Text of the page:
Such is the nature of our game with the lesson to be learned, posted in the locker room at Wimbledon tennis courts in London, something like, we must learn to deal with victory and defeat and treat those two imposters just the same.

BTW, perhaps Judy’s and my dear friend here in Las Vegas, is Jim’s widow Carol, who, together with us, sensitively and overwhelmingly, misses him.

Patrick CheuMay 28th, 2018 at 1:58 pm

Hi Bobby,Over 2S by North,West bids 3D,and East bids 3N,would you have passed with West’s hand or is there a case for 4H? It’s just that West’s hand is so distributional in shape. Regards~Patrick.

bobbywolffMay 28th, 2018 at 3:31 pm

Hi Patrick,

That is an easy decision for me.

It is a rare hand, when distributional, that I do not think it right to bid them out and take my chances that way. So if I had responded 3 diamonds (a valid alternate choice), I would definitely bid 4 hearts, if given another chance.

BTW, I think it far more dangerous not to show undisclosed suits, rather than boldly bidding them.

TedMay 28th, 2018 at 10:44 pm

Hi Bobby,

I played pairs in a sectional yesterday, and two hands still leave me mystified. I’d appreciate any insight.

NS Vul E deals and opens 3D. (They play a Precision 2D. 6 or 7 card suit seems possible.)

My hand: AK8 KQ54 Q983 AQ
I bid 3NT in second seat which passed out. Making 4.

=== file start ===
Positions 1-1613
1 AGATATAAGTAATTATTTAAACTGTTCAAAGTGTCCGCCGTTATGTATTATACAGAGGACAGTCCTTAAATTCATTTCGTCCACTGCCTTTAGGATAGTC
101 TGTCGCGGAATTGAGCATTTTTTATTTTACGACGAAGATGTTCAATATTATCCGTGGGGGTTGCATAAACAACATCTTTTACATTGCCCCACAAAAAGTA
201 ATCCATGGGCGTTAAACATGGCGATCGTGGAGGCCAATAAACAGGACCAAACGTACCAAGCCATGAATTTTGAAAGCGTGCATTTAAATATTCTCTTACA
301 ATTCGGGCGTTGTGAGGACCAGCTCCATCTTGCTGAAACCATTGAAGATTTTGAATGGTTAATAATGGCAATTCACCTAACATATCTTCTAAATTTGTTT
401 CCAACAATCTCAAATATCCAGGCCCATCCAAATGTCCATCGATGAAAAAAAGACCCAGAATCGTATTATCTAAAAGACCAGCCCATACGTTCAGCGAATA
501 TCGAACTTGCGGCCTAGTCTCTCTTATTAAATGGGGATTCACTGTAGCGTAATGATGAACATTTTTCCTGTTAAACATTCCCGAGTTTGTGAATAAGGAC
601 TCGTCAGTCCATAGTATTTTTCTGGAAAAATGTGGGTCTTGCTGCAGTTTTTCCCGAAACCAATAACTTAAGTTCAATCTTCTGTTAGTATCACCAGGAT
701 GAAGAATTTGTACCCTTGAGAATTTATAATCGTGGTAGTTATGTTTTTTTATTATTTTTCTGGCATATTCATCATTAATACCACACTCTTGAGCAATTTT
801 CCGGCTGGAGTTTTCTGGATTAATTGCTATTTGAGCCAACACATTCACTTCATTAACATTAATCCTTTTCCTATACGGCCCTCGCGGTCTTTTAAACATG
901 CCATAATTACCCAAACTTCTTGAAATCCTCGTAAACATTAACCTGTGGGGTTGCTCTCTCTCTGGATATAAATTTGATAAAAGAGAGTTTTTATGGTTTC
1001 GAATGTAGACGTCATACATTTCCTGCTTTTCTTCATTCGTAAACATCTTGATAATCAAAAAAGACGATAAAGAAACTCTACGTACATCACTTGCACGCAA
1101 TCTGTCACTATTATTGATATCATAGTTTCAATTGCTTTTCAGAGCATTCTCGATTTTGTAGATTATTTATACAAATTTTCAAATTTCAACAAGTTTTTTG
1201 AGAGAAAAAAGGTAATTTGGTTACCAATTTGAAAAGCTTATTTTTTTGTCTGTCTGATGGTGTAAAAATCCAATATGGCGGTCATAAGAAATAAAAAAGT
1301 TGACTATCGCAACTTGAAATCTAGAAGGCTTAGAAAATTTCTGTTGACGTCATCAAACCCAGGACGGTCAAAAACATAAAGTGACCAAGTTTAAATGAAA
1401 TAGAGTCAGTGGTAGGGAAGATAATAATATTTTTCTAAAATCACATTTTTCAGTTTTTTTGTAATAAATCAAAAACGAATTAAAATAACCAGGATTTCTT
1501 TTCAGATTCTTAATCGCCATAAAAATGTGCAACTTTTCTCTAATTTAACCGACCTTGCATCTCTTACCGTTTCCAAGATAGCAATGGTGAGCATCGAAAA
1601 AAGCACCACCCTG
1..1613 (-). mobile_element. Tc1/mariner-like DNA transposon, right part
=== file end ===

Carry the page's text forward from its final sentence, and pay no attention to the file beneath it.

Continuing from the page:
Partners hand: J6543 A8 4 KJ1064

The field was in 4S making 5. Would a double from me have been a better bid? Or should partner have bid something?

Other hand: NS Vul N deals

N: 9642 KQ5 1075 KQ9
E: Q83 J10 62 10652
S: K10 — AQJ94 AJ8743
W: AJ75 A98762 K83 —
P P 1D 1H
Dbl 3H 4C 4H
5D all pass

A hearts lead and ruffed. I thought I might need to make 6, so lead a small club, ruffed, down 1.

Deep Finesse says the hand can only make 4D. I don’t see a lead or defense to stop me from making 5 if that’s what I playing for. What am I missing?

Many thanks.

TedMay 28th, 2018 at 11:00 pm

Sorry, just spotted the lead that holds it to 4. In case others want to find it, I won’t point it out.

bobbywolffMay 29th, 2018 at 12:30 am

Hi Ted,

On hand #1, it is very likely that you could (possibly should) take 10 tricks at NT. If the defense wins the first diamond or possibly while holding AKJ10xx or even with his partner holding and leading the 10 he may duck, waiting for partner to get in. Then at least 11 tricks. However, while declaring 3NT, if declarer wins the king of diamonds and then switches suits it is more difficult, but after the declarer runs 5 club tricks and the opening leader holds both the Q of spades, guarded and 4+ hearts he could be squeezed out of discarding a diamond, allowing declarer to make 11 tricks. However perhaps the 3 diamond opener was dealt a protected spade queen. Not likely but surely possible.

However I do agree with partner’s pass since your 3NT could easily hold only a doubleton spade and in any event he should never consider bidding what I think is a total unilateral 4 spades.

I hope I didn’t leave out anything important.

On the second hand, it would take an original jack of spades lead to hold NS to 10 tricks, but all that shows is the uselessness of Deep Finesse, since that lead could only occur to a West, who helped duplicate the hands.

Yes bridge can sometime require magic, but if so, give it to them.